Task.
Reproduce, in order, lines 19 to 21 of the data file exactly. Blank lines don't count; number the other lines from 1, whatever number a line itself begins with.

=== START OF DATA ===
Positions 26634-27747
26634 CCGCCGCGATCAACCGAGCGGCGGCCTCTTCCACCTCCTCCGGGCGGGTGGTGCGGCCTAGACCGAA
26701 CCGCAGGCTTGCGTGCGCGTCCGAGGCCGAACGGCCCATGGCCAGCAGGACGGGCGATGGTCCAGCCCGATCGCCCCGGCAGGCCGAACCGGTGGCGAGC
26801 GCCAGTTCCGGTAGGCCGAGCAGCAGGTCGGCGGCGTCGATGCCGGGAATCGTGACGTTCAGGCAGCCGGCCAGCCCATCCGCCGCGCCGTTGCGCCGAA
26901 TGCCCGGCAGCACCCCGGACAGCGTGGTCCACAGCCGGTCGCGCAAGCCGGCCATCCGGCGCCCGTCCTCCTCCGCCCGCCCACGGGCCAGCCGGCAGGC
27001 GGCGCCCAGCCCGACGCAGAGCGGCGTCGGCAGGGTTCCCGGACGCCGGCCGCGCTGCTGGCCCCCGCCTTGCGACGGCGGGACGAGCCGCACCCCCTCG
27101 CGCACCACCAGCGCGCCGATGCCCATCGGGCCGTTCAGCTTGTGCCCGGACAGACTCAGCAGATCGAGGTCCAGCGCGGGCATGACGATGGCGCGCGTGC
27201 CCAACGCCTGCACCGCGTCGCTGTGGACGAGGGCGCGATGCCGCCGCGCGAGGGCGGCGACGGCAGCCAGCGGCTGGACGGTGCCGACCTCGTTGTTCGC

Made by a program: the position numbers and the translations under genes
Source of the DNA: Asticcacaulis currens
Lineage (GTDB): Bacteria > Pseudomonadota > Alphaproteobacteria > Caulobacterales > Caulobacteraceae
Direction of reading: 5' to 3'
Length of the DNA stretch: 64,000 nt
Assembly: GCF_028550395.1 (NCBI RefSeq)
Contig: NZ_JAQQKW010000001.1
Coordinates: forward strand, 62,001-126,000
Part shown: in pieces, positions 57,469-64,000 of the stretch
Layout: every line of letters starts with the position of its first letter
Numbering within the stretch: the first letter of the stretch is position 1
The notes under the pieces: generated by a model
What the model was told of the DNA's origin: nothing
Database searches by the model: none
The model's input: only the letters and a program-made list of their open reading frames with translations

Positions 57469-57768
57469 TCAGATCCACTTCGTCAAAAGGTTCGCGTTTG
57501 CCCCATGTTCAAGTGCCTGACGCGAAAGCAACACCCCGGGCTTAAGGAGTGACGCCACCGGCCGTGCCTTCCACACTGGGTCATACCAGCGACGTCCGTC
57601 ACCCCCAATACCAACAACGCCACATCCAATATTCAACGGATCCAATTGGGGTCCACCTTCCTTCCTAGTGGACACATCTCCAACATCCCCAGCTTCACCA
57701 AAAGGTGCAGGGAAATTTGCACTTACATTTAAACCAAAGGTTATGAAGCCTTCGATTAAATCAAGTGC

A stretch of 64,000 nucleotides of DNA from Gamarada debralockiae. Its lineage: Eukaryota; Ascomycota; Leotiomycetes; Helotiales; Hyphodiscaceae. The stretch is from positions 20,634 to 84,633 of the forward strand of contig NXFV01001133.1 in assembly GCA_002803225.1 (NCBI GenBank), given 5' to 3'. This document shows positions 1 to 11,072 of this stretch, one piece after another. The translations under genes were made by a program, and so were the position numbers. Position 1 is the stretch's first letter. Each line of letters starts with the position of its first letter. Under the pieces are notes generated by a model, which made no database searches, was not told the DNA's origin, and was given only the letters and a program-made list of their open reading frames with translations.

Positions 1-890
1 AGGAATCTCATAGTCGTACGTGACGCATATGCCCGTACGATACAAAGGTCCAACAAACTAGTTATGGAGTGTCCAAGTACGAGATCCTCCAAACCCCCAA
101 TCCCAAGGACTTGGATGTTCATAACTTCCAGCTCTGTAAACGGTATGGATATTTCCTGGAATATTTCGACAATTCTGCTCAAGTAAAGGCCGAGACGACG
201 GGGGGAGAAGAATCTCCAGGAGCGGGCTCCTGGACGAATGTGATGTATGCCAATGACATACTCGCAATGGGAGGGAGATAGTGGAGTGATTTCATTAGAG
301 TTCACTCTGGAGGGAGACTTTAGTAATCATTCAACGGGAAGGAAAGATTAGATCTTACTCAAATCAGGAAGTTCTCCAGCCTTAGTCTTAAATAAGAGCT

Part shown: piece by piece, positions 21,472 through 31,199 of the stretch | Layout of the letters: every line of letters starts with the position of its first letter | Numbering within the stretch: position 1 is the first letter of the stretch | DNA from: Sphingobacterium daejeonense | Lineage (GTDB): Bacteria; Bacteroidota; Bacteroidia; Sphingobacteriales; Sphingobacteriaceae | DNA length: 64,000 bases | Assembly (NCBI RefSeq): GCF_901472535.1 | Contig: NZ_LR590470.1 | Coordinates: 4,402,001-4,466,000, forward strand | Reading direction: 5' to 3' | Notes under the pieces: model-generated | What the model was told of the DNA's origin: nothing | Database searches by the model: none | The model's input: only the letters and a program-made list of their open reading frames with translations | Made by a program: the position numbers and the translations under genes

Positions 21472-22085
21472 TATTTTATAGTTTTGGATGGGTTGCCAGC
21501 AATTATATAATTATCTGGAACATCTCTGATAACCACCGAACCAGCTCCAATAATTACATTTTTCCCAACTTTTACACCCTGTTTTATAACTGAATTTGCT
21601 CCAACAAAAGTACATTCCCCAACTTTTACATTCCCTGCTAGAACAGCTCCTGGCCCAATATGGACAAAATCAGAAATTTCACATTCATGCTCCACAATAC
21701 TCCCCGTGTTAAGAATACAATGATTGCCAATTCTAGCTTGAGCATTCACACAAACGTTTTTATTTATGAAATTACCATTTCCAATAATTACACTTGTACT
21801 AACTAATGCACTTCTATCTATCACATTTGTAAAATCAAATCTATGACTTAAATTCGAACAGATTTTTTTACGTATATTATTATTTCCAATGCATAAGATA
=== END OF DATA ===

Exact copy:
Numbering within the stretch: the first letter of the stretch is position 1
The notes under the pieces: generated by a model
What the model was told of the DNA's origin: nothing